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The Affects of Rhetoric and Reconceiving the Nature of Possibility

  • Niall Keane
Chapter
Part of the Philosophers in Depth book series (PID)

Abstract

This chapter looks at the genesis of Heidegger’s reflections on affect, embodied speaking together, the nature of possibility and the critique of actuality, which form the soil in which the later existential analysis of Being and Time sinks its roots. These original reflections are to be found in the 1924 summer semester lecture course entitled Basic Concepts of Aristotelian Philosophy. On the basis of this, the chapter shows how the early lectures help us understand what happens to Heidegger’s reflections on affect, dynamis, and being together with others, shaping the development of his later critique of the metaphysics of actuality in both Being and Time and in the Contributions to Philosophy.

Keywords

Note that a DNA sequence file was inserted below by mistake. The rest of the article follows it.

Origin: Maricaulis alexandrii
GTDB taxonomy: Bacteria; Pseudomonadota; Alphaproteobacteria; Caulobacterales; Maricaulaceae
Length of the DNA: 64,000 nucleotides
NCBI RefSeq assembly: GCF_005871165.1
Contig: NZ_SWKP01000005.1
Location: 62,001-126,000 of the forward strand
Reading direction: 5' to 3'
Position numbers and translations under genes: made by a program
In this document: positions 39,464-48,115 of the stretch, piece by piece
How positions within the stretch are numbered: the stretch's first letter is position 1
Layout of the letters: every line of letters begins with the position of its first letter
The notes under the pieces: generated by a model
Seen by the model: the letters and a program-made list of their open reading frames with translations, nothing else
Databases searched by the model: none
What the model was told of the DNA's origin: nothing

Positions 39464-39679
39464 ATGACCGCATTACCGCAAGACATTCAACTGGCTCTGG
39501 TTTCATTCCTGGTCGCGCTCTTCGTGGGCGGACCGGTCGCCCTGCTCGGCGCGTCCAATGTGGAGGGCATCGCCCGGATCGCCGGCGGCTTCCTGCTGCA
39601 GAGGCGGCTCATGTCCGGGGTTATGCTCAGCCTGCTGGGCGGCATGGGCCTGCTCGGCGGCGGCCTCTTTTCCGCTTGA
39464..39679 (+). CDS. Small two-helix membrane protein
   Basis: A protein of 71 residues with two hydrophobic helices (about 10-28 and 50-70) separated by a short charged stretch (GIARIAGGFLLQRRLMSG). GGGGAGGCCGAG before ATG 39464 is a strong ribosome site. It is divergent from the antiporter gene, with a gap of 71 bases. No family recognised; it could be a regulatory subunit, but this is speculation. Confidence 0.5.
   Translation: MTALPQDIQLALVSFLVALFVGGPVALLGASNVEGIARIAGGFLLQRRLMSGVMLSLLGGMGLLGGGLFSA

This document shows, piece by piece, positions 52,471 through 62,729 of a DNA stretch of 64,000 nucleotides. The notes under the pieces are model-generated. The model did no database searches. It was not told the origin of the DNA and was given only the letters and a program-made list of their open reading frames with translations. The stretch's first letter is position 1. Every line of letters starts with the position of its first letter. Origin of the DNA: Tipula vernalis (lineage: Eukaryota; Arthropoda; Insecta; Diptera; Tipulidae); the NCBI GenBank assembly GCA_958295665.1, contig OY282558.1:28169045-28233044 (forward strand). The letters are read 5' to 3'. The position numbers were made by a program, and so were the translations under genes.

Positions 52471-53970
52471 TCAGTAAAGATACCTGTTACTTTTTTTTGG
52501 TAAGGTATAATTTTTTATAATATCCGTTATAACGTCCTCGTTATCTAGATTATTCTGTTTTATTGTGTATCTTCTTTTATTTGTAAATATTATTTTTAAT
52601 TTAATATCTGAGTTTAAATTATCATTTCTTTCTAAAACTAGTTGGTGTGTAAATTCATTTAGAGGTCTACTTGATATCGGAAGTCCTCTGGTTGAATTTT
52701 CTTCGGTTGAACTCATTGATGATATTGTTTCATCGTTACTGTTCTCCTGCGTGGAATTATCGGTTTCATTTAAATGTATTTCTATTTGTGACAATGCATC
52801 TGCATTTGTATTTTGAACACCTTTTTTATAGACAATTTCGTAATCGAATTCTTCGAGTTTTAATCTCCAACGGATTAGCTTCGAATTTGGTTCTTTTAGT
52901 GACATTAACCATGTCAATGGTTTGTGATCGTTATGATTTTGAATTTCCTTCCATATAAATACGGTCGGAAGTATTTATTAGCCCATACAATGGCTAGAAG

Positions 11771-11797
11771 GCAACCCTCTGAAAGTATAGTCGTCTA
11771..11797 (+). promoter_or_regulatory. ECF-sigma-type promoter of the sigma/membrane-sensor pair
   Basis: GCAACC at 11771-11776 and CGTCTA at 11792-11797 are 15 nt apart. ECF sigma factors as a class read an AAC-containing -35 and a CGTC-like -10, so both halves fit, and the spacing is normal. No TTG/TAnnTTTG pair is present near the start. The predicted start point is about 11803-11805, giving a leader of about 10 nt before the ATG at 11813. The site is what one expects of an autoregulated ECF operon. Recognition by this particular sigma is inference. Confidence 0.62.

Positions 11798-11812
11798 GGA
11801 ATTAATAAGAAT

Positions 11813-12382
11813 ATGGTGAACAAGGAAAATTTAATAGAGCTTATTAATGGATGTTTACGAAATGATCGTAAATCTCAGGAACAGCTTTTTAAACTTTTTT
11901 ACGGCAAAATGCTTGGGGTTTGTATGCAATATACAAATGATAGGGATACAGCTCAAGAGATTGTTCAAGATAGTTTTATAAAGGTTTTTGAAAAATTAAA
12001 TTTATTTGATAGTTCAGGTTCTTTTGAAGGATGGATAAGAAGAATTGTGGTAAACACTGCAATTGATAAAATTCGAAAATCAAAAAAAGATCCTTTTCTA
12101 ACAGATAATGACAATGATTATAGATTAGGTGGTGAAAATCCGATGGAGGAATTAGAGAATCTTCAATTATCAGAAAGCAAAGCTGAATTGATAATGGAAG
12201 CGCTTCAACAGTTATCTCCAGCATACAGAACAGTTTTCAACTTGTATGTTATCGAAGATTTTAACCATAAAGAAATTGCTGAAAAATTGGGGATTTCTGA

Affect Potentiality Possibility Actuality Embodiment 

References

  1. Kisiel, Theodore. 2005. “Rhetorical Protopolitics in Heidegger and Arendt.” In Heidegger and Rhetoric, edited by Daniel M. Gross and Ansgar Kemmann. Albany: State University of New York.Google Scholar
  2. Michalski, Mark. 2005. “Hermeneutic Phenomenology as Philology.” In Heidegger and Rhetoric, edited by Daniel M. Gross and Ansgar Kemmann. Albany: State University of New York.Google Scholar
  3. Sheehan, Thomas. 2015. Making Sense of Heidegger: A Paradigm Shift. London: Rowman & Littlefield.Google Scholar
  4. Withy, Katherine. 2015. “Owned Emotions: Affective Excellence in Heidegger on Aristotle.” In Heidegger, Authenticity and the Self: Themes from Division Two of Being and Time, edited by Denis McManus. Oxon: Routledge.CrossRefGoogle Scholar

Copyright information

© The Author(s) 2019

Authors and Affiliations

  • Niall Keane
    • 1
  1. 1.Mary Immaculate CollegeLimerickIreland

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